A climate performance ranking of the world’s 22 biggest publicly-listed chemical companies shows a sector that has gone about as far as it can with incremental efficiency improvements, and now faces the need for new carbon reduction technologies that are still several years away.
Significantly, the list of companies surveyed by CDP, formerly the Carbon Disclosure Project, excludes the Chinese chemical industry and petrochemical divisions attached to oil and gas companies. The report assessed the 22 firms against criteria from the G20 Task Force on Climate-related Financial Disclosures, looking at the transition and physical risks they face, the opportunities they can take away from the transition, and the effectiveness of their climate governance and strategy.
“The chemicals sector performs well in terms of emissions and energy intensities,” with the companies in the study “showing annualized improvements in emissions and energy efficiency of between 2-5% which flow directly to the bottom line,” CDP reports. But those improvements are likely to slow down over the short term.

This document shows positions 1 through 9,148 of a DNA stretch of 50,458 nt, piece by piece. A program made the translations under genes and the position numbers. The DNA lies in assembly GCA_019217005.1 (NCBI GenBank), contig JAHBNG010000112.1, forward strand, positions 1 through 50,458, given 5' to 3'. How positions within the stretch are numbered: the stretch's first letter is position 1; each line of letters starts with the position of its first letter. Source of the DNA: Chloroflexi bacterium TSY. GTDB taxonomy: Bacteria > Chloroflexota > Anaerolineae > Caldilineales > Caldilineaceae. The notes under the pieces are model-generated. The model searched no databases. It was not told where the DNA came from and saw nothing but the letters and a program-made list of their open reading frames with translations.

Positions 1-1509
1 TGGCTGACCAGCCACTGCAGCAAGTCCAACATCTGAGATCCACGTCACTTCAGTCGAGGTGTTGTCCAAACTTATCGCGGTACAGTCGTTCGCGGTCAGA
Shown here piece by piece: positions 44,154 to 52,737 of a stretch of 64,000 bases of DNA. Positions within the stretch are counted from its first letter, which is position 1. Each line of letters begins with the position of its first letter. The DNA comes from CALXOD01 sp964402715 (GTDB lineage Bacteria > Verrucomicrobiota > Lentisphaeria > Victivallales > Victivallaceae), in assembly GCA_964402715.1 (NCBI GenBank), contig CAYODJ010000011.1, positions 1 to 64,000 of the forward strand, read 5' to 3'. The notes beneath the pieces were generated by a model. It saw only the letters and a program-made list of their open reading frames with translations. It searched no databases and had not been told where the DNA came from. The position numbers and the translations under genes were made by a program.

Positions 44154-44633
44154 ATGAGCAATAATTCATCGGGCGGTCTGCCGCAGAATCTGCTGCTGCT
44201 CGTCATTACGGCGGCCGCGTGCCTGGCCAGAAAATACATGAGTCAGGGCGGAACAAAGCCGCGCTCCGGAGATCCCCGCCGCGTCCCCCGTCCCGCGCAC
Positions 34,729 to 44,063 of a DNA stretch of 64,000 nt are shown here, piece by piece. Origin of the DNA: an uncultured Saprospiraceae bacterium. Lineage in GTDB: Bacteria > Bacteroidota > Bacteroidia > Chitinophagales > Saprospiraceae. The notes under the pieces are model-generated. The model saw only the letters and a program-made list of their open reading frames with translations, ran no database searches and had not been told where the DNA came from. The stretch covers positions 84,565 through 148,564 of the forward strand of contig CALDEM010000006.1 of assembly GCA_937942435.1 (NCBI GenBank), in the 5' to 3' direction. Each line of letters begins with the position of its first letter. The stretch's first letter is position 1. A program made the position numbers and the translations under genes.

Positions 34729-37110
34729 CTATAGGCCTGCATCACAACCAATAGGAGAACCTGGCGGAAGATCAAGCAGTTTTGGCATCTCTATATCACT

“High carbon risks remain for the sector in the medium to long term, which require game-changing technologies in feedstock and processes which are a good five to 10 years away, with current process innovation based on incremental improvements.”
CDP sees chemicals as an innovative industry, with about five times the research and development spending of other sectors. But “the sector suffers from a lack of transparency evidenced by the lack of reporting on disaggregated data,” and a series of mergers and acquisitions across national borders has made it difficult to analyze and regulate the firms. (h/t to Environmental News Bits for pointing us to this story)